Defending the Land Blog

Cover Crops and Strip-Tillage Yield more than Soil Health

tylervTwo years ago, Vollmershausen Farms Ltd., switched from full surface tillage to zone till because of their desire to focus on soil health. So far they have found the combination of reduced tillage and cover crops has yielded more than just healthier soils.

Tyler Vollmershausen is the sixth generation to farm the family land in Oxford County in Southwestern Ontario, Canada. He farms with his father Larry, uncle Brian, and grandfather Doug. The area is a heavy cash crop county, similar in latitude to northern California and northern Iowa.

The Vollmershausens raise corn, dry edible beans, and winter wheat as well as rye and oats for cover crops. They believe in biological tillage, which replaces steel with roots whenever possible. They use cover crops to keep living plant roots in the soil at all times. They utilize multiple plant species for greater diversity because each species feeds microbes in the soil, fostering greater soil health.

“That’s why I like strip-tillage, because you conserve two-thirds of the soil's surface, allowing regeneration to occur,” says Tyler.


Vollmershausen says there aren’t many strip-till farmers in Ontario, so when he began looking into the practice a few years ago he attended conferences and learned from some of the world’s foremost experts. After deciding it fit their vision of growing soil health, Vollmershausen Farms purchased a SoilWarrior.

That fall the Vollmershausens used the SoilWarrior to establish zones for spring. The 2014 growing season was their first full season using the SoilWarrior and the results were very favorable.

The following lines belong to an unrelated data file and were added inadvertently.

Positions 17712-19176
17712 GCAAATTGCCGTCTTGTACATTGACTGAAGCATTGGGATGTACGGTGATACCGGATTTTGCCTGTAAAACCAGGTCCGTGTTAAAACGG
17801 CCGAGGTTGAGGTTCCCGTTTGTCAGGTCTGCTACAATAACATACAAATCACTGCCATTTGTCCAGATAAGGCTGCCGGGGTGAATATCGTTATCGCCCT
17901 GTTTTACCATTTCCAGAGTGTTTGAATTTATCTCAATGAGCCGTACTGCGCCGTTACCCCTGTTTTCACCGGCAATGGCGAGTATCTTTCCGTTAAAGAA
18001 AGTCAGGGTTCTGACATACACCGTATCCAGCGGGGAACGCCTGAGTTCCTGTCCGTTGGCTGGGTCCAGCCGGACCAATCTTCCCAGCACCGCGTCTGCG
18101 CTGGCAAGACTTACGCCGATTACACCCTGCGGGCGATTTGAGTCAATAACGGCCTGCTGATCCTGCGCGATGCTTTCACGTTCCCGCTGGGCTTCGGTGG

Vollmershausen says soil moisture is the number one yield limiter in their area. Because of the reduced soil disruption and improved water holding capacity through zone till, their yields were 10 to 15 percent higher in 2014. Tyler attributes those higher yields to several factors.

“We were able to conserve soil moisture, precisely place fertilizer, and get more out of less. We used less fuel, made fewer passes, and needed less fertilizer.”

Tyler says their farmland has variable soil types, ranging from coarse sand to clay and silt loam. Part of the reason they chose the SoilWarrior was because of its ability to handle multiple soil types with ease.

“We like the SoilWarrior's coulter-style tillage because it blends up the soil so the strips don’t wash out with heavy rains,” Tyler explains. “We also find that it’s well-suited for the variable soil types because you can adjust the down-pressure in the airbags to match the soil type."Springzones2

“Even with variable soil types, it uniformly distributes fertilizer so there is consistent delivery and we don’t see fertilizer injury on the coarse ground. Plus the 18-inch travel in the row units really handles the tough, rocky terrain.”

The Vollmershausens likes the capability of integrating the steerable hitch and the active implement guidance offered by the SoilWarrior. Because they use a 12-row SoilWarrior and a 24 row planter, the strips have to line up consistently. With the SoilWarrior they do.

Despite the fact there aren’t many strip-till farmers in Ontario, Tyler sees growing interest among farmers in taking care of the land.

“I think they’re becoming more aware of erosion and land deterioration,” he says. “We can’t continue down this path. We’re going to have to make changes.” 

Interested in giving your soil health a boost? 
Tyler has a few tips on cover crops to help get you started. 

  Cover Crop Tips